BACKGROUND: Unrelieved pain among nursing home (NH) residents is a well-documented problem. Attempts have been made to enhance pain management for older adults, including those in NHs. Several evidence-based clinical guidelines have been published to assist providers in assessing and managing acute and chronic pain in older adults. Despite the proliferation and dissemination of these practice guidelines, research has shown that intensive systems-level implementation strategies are necessary to change clinical practice and patient outcomes within a health-care setting. One promising approach is the embedding of guidelines into explicit protocols and algorithms to enhance decision making. PURPOSE: The goal of the article is to describe several issues that arose in the design and conduct of a study that compared the effectiveness of pain management algorithms coupled with a comprehensive adoption program versus the effectiveness of education alone in improving evidence-based pain assessment and management practices, decreasing pain and depressive symptoms, and enhancing mobility among NH residents. METHODS: The study used a cluster-randomized controlled trial (RCT) design in which the individual NH was the unit of randomization. The Roger’s Diffusion of Innovations theory provided the framework for the intervention. Outcome measures were surrogate-reported usual pain, self-reported usual and worst pain, and self-reported pain-related interference with activities, depression, and mobility. RESULTS: The final sample consisted of 485 NH residents from 27 NHs. The investigators were able to use a staggered enrollment strategy to recruit and retain facilities. The adaptive randomization procedures were successful in balancing intervention and control sites on key NH characteristics. Several strategies were successfully implemented to enhance the adoption of the algorithm. LIMITATIONS: /Lessons The investigators encountered several methodological challenges that were inherent to both the design and implementation of the study. The most problematic issue concerned the measurement of outcomes in persons with moderate to severe cognitive impairment. It was difficult to identify valid, reliable, and sensitive outcome measures that could be applied to all NH residents regardless of the ability to self-report. Another challenge was the inability to incorporate advances in implementation science into the ongoing study CONCLUSIONS: Methodological challenges are inevitable in the conduct of an RCT. The need to optimize internal validity by adhering to the study protocol is compromised by the emergent logistical issues that arise during the course of the study. Clinical Trials 2012; 0: 1 -11.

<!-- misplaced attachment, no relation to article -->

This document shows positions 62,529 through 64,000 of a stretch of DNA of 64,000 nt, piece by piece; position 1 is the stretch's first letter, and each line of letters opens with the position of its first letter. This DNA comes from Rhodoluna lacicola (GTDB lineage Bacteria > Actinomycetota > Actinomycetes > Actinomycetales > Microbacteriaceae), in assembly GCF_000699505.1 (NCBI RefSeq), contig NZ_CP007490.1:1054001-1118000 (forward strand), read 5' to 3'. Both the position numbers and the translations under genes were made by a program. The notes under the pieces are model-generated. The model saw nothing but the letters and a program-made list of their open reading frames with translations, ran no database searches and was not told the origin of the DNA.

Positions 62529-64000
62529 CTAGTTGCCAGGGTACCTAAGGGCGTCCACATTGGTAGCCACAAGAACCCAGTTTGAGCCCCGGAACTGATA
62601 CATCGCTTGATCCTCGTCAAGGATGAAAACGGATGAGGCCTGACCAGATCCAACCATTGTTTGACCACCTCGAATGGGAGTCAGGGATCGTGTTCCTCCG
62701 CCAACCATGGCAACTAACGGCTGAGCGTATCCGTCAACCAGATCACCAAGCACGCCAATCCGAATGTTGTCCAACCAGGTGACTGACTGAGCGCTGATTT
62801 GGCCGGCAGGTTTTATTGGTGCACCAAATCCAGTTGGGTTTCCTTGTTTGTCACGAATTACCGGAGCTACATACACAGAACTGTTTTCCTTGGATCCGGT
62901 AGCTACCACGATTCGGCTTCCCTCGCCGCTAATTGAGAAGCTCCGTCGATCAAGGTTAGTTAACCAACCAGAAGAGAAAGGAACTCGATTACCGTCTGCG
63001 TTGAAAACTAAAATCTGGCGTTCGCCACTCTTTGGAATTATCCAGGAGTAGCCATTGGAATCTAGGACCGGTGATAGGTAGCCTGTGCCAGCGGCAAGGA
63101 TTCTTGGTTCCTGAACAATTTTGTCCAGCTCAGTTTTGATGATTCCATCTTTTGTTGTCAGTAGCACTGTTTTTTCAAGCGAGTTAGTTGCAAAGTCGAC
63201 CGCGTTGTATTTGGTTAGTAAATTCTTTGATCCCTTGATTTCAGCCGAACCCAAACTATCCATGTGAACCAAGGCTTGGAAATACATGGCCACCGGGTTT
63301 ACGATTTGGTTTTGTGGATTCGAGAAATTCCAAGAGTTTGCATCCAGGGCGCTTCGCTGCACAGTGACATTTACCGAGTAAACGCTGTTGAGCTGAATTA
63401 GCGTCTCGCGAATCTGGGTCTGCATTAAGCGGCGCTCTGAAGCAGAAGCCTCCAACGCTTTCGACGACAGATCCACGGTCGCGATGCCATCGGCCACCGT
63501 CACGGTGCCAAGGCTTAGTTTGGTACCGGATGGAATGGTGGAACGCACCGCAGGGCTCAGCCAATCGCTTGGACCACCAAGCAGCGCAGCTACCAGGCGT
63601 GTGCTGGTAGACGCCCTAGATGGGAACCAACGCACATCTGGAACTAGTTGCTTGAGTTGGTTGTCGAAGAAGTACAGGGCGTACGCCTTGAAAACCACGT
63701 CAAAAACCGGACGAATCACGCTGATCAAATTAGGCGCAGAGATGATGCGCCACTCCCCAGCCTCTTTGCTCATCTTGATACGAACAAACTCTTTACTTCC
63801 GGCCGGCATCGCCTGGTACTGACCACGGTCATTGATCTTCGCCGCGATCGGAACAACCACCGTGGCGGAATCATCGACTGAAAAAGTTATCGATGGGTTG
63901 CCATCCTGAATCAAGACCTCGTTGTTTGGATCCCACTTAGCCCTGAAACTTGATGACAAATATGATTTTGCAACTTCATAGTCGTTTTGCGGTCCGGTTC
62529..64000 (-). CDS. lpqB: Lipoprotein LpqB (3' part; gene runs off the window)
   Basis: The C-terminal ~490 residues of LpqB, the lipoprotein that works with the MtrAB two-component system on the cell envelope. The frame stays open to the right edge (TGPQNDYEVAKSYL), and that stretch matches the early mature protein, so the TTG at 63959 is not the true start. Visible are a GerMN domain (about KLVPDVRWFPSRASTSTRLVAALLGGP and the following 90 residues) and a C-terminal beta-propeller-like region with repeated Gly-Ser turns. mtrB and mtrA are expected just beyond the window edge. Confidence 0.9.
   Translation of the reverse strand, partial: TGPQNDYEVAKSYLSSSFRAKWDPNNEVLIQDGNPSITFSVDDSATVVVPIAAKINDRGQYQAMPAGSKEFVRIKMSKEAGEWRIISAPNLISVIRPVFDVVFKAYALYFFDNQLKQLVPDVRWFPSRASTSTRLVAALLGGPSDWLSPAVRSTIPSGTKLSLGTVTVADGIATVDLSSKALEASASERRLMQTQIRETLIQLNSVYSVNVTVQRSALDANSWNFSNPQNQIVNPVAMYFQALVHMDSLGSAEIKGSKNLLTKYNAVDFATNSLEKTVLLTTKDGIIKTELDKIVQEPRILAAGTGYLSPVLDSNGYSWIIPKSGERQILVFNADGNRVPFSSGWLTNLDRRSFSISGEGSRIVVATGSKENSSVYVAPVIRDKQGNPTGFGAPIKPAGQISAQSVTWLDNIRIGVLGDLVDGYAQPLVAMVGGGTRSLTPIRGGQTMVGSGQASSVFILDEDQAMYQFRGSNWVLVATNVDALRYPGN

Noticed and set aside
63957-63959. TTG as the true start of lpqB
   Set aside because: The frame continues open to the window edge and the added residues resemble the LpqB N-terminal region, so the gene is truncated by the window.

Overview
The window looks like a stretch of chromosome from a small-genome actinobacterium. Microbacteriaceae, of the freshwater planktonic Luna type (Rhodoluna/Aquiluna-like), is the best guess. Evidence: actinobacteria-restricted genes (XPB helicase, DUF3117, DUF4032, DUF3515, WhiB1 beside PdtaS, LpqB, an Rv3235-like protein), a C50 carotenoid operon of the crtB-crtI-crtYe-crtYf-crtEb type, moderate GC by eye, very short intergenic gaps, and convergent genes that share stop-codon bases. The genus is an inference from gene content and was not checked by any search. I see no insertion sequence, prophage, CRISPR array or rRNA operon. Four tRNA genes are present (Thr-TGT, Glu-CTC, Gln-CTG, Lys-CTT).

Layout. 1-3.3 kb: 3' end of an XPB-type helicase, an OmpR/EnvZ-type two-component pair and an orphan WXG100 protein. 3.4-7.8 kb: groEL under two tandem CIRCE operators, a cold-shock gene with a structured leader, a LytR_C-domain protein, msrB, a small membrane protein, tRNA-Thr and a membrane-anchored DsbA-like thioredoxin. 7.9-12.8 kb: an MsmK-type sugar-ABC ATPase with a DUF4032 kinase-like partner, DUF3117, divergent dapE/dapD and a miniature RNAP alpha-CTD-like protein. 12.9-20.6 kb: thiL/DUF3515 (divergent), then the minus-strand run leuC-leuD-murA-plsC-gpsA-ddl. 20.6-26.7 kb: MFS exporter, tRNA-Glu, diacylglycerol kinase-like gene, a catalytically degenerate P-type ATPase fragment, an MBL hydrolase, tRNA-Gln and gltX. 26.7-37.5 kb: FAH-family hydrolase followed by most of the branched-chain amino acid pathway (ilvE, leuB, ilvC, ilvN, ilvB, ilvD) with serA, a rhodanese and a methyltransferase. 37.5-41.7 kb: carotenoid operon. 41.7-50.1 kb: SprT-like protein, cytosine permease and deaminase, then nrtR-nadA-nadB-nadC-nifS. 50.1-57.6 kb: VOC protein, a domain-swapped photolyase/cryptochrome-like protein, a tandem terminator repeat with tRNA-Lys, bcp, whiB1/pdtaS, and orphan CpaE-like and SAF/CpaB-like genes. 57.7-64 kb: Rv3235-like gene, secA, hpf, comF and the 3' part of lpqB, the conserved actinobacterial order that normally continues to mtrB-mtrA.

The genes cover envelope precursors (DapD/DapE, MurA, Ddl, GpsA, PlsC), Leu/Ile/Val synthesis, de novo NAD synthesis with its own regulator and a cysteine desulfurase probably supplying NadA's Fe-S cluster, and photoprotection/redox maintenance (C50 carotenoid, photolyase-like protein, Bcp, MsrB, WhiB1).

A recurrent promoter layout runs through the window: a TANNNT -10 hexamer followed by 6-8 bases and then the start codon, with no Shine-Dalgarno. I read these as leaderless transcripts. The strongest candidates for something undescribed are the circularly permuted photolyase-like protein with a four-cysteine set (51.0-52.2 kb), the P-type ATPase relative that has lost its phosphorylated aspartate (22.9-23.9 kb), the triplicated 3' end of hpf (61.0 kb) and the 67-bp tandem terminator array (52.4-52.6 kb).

HubMed – depression


Yoga Reduces Depression in Pregnant Women, Boosts Maternal Bonding

Filed under: Depression Treatment

Researchers say that the study is the first to provide evidence that mindfulness yoga may be an effective alternative to pharmaceutical treatment for pregnant women showing signs of depression. The findings were published in Complementary Therapies in …
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Transcranial Stimulation Effective for Hard to Treat Depression

Filed under: Depression Treatment

A new clinical study finds that transcranial magnetic stimulation (TMS) is an effective treatment for patients with depression who are unable to find symptom relief through antidepressant medications. Researchers say that this is one of the first …